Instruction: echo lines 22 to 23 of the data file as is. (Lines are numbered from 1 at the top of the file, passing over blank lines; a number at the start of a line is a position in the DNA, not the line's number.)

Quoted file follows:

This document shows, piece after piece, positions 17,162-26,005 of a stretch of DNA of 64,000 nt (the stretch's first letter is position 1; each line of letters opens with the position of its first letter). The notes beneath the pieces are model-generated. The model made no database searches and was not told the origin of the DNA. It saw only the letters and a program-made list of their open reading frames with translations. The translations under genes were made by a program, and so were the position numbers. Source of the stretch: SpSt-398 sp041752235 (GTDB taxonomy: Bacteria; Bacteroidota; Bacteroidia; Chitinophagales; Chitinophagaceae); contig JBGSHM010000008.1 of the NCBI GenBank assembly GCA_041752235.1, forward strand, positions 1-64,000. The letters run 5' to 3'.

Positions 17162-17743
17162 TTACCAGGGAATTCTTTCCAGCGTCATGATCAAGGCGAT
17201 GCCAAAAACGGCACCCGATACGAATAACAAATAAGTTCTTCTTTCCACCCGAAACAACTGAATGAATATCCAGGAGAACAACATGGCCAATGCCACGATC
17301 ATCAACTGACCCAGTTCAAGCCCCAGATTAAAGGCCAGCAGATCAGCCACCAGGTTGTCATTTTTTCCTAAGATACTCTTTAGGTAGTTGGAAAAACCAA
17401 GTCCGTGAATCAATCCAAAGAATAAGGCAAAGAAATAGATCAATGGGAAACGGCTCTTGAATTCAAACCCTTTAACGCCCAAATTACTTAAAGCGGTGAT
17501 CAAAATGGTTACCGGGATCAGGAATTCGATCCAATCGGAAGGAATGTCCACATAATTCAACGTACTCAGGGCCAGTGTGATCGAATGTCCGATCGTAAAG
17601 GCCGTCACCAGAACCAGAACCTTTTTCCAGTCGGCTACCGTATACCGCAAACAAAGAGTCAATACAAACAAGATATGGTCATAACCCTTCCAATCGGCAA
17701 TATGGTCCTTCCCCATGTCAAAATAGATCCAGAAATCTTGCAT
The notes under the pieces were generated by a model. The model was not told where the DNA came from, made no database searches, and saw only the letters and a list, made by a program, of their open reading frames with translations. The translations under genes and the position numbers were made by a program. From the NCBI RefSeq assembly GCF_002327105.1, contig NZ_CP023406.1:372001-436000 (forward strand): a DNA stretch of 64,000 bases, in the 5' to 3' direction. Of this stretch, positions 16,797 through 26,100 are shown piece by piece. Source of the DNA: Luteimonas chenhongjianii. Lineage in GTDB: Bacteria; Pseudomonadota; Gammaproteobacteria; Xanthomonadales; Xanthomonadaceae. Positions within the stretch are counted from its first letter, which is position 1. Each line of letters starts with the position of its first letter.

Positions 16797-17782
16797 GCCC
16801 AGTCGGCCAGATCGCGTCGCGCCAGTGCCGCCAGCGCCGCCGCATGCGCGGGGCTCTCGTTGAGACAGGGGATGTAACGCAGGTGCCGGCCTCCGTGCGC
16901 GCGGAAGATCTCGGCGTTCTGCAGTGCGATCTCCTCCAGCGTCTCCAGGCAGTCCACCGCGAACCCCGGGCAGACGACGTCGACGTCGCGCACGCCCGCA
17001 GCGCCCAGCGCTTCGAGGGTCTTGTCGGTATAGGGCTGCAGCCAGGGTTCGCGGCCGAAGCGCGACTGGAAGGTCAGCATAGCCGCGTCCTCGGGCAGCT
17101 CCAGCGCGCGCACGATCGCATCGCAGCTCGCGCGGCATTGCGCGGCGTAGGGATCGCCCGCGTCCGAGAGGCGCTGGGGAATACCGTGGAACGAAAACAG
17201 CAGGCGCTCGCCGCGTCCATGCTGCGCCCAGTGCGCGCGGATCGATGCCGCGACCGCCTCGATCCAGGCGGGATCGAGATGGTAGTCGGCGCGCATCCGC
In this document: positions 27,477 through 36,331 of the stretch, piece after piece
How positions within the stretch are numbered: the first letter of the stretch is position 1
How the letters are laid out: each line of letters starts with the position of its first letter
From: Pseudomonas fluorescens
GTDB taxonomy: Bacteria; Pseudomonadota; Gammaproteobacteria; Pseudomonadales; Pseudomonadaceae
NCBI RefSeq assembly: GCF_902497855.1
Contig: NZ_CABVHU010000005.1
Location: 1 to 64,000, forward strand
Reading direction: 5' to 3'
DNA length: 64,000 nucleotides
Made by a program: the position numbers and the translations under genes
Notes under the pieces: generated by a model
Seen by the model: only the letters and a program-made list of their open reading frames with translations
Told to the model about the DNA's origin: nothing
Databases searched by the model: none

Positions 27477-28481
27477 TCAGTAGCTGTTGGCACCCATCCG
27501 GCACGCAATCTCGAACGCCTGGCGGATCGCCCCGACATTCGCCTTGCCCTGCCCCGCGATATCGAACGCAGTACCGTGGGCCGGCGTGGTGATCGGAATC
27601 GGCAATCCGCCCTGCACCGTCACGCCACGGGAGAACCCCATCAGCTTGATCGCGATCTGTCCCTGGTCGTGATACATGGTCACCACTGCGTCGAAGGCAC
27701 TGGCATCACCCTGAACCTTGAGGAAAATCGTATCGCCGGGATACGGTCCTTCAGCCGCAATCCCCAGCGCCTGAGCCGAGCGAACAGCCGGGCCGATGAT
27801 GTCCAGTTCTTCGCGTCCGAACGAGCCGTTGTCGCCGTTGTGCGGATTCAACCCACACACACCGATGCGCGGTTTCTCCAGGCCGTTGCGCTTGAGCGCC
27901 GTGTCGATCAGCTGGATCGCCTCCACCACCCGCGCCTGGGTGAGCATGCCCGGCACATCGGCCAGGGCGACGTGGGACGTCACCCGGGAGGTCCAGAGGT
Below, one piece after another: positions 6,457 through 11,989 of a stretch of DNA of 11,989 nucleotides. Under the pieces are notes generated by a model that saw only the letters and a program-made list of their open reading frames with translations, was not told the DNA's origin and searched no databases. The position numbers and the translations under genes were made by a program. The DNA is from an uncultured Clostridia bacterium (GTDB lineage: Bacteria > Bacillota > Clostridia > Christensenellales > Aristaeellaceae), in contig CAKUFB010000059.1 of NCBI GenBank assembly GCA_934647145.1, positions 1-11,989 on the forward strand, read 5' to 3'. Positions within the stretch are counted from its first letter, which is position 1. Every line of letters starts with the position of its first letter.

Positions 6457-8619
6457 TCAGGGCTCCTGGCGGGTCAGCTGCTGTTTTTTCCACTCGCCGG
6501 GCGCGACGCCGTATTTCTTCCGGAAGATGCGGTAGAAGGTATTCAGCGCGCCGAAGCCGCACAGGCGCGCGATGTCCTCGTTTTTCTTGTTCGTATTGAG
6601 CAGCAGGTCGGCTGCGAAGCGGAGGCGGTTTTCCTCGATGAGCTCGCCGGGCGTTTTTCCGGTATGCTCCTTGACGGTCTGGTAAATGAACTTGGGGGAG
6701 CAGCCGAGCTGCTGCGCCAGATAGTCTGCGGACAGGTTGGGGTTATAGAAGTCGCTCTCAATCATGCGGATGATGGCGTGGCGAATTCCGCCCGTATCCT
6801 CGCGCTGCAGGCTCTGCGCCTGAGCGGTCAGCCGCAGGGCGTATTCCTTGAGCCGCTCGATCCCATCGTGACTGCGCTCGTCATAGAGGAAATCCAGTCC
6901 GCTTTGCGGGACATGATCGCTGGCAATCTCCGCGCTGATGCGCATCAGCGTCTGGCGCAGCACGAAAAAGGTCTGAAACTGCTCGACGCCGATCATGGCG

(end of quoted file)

GTDB taxonomy: Bacteria; Pseudomonadota; Gammaproteobacteria; Pseudomonadales; Pseudomonadaceae
NCBI RefSeq assembly: GCF_902497855.1